Saturday, February 5, 2011

As Always, Julia: The Letters of Julia Child and Avis DeVoto

As Always, Julia: The Letters of Julia Child and Avis DeVoto
Editor: Joan Reardon
Publisher: Houghton Mifflin Harcourt (2010)

The art of writing is a dwindling one these days. Memos, newspapers, family updates and even wedding invitations have become electronic – fragments of data firing at light speed across the globe to any number of recipients... all of whom can reply just as fast. Pen pals in the traditional sense are a rare breed now, almost like mankind has forgotten how to put pen to paper unless it’s to endorse or write a cheque. I’m proud to say that I do, for the most part, handwrite my notes in class, jot rough drafts of papers on good old Hilroy lined sheets, and physically mail my Christmas cards. I also have a conventional pen pal out in England, and let me tell you, nothing beats the excitement of opening the mailbox to find a triple-stamped air mail envelope from her. I can only imagine the elation Julia Child must have felt during her correspondence with Avis DeVoto as an American ex-pat. Readers can get an inkling, however, by paging through the anthology As Always, Julia: The Letters of Julia Child and Avis DeVoto compiled by biographer and editor Joan Reardon.
The beginnings of this story of the two women’s correspondence will be known to anyone who has read My Life in France or seen the film Julie & Julia – an accidental fall of fortune to be sure. But what readers of As Always will gain that is impossible to glean from the words of other authors is the unbridled emotion and connection exhibited by the personal words of the women. The book spans the creation of Mastering the Art of French Cooking, right from Child’s initial writing in France (where she opines on her “moral obligation” to the small publisher Ives Washburn and the possibility of recipe stealing, p. 18). Fascinating, too, as an aspiring cookbook author myself, was DeVoto’s original take on the book’s wording and general style as both a literary agent and, most importantly, an American home cook (p. 24). This little diatribe included notes from both Avis herself and the author Dorothy Canfield Fisher (via DeVoto) and provides a type of “inside peek” at the world of publishing. Imbedded in the letters, too, are bits of fascinating trivia about the art of cooking as a whole – that aluminum in the cooking liquid can cause eggs to turn green just as much as too much iron can, that frozen elk can be thawed and re-frozen without incident, and even a list of the “basic” fish to be included in a true Bouillabaisse (p. 99). Avis DeVoto even supplies Child with a recipe herself, for a five-hour-long pasta sauce concoction originally from John Ciardi (p. 61). The only shock came from the early history of their letters, where Julia defends the use of canned soup in cooking – a very un-French (and un-Julia!) notation.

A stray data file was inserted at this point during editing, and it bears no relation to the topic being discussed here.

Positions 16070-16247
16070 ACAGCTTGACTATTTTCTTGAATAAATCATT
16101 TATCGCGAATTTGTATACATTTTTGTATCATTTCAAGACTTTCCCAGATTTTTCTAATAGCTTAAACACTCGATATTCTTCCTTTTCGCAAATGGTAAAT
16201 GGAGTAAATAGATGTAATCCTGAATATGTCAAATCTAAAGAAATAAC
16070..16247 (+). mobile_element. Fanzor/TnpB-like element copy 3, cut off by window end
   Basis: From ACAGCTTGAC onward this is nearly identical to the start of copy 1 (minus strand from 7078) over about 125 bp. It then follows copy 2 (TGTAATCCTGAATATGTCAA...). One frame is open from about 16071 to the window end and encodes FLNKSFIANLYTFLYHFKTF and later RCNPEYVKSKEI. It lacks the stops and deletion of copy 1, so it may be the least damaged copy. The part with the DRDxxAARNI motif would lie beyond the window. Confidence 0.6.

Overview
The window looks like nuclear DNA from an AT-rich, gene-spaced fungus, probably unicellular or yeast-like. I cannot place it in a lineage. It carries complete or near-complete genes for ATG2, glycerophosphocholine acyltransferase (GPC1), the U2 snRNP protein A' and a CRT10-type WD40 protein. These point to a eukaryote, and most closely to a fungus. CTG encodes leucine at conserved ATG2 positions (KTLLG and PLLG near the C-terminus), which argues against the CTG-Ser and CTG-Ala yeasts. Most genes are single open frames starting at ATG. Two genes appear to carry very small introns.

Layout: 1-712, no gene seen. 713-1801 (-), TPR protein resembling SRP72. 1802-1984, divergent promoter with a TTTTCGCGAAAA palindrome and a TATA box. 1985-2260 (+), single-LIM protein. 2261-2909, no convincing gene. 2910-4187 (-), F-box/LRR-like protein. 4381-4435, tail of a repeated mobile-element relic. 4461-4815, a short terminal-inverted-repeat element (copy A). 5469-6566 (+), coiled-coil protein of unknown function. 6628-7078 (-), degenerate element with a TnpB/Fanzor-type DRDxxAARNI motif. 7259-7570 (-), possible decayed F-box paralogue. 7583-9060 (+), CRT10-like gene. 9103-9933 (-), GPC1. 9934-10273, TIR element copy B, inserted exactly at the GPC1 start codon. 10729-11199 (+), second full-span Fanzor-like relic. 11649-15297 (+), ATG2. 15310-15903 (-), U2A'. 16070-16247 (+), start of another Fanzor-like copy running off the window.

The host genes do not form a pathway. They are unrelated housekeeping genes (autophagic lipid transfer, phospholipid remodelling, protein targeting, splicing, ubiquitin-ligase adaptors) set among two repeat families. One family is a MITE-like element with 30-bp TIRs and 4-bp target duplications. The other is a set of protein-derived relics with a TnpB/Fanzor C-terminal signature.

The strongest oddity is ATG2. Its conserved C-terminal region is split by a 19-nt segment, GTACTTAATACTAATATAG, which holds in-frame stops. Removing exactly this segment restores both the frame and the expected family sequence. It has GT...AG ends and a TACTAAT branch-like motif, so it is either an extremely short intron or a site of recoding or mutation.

When not cooking, it was obvious that the woman known to most as the Queen of the Kitchen still adored food, from shopping for it to dining out in the many countries the Childs moved to. After Paul Child was finished in France (known for lavish and well-executed meals) they were relocated to Germany, Norway and finally “home” to the United States, where Julia explored both the native cuisine and some of the more “outlandish” fare such as fledgling Chinese fare in Berlin.
It is clear that the letters in As Always were written by not only food lovers, but food writers. The subtle, yet distinct flair the two use in their language and understanding of each other rings of the exacting standards of classic English teachers... and not just due to the era of their penning. The style of their writing, however, does make for a book that is rather “chewy”. While filled with good information and certainly not lacking in emotion, the book is also packed with anachronistic political talk and sayings which often warrant a footnote for explanation. It is more confusing for those readers who did not grow up in the 1950’s and never “caught up” on the general gossip of the time, especially if they do not hail from the U.S. Admittedly, that confusion coupled with the sheer length of each letter (admitted in passing by both of them to be excessive!) does lead to dryness in As Always, and most readers will find their attention straying out of boredom. Granted, the letters were picked out of what must have been an extensive array for their content, but the “food-minded” audience this book would appeal to will find the political satire lost on them.
It is a shame that Avis DeVoto’s story and true gifts to the concoction of Mastering the Art of French Cooking are not widely known. Had she been in France at the beginning of the Trois Gourmandes, the trio would have undoubtedly been a foursome. DeVoto was an excellent cook and writer in her own right, and easily could have written an “American cook’s” cookbook even before her introduction to the world of Julia Child’s cuisine. However, Julia Child is Julia Child, and her infectious personality and energy even in the depths of misery (following the Houghton Mifflin rejection) is one of the driving forces of the compilation. In As Always, Julia, the combination of the two women create a recipe for letter writing as wonderfully emulsified as a perfect Caesar dressing – it’s just tart enough, full of zip and goes down easy.
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1 comment:

Collin Nicholson said...

Yeah, unfortunately the art of writing is a dwindling one these days. But I like to write letters with pen. And I like to write essays. Oh, I know one perfect writing service. If you want, you may try how it works 99 papers